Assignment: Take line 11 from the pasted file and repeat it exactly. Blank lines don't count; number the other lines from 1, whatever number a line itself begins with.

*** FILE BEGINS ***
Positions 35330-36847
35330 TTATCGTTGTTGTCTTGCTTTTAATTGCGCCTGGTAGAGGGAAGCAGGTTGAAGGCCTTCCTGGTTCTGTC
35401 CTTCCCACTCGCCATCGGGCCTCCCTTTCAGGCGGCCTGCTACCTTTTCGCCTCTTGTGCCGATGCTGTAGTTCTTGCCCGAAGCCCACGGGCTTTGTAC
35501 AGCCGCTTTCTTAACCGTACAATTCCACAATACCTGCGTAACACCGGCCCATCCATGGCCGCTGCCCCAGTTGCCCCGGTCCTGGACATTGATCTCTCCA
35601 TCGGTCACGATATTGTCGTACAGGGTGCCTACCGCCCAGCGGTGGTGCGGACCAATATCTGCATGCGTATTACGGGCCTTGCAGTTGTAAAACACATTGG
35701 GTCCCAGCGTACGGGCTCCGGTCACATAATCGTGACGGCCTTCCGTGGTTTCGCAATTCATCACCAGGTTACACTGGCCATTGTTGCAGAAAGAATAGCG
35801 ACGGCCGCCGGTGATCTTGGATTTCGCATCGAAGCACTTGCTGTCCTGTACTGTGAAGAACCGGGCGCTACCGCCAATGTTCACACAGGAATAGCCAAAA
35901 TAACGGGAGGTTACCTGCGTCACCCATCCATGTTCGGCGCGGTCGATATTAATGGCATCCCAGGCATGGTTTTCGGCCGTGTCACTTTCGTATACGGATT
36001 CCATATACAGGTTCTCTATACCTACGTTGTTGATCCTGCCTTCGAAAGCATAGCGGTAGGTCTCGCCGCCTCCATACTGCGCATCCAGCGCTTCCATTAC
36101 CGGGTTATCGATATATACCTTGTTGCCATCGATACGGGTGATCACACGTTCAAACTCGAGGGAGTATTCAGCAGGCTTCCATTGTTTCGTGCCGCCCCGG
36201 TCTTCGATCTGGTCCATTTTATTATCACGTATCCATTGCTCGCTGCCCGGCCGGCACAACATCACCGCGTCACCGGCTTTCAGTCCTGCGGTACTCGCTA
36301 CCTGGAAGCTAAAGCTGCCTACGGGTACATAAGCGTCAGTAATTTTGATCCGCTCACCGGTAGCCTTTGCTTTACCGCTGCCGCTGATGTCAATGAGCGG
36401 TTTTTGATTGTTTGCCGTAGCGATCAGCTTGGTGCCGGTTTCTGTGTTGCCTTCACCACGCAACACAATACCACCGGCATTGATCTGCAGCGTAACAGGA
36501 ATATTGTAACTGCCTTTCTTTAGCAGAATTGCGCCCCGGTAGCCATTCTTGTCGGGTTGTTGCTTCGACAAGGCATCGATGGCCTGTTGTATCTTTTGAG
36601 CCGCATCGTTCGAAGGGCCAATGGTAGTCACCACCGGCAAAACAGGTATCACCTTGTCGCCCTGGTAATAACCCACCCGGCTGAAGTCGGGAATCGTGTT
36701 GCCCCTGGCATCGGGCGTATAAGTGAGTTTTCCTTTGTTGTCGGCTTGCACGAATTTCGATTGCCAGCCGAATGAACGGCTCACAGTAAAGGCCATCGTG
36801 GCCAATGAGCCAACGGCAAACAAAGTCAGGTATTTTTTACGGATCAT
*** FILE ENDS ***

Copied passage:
36201 TCTTCGATCTGGTCCATTTTATTATCACGTATCCATTGCTCGCTGCCCGGCCGGCACAACATCACCGCGTCACCGGCTTTCAGTCCTGCGGTACTCGCTA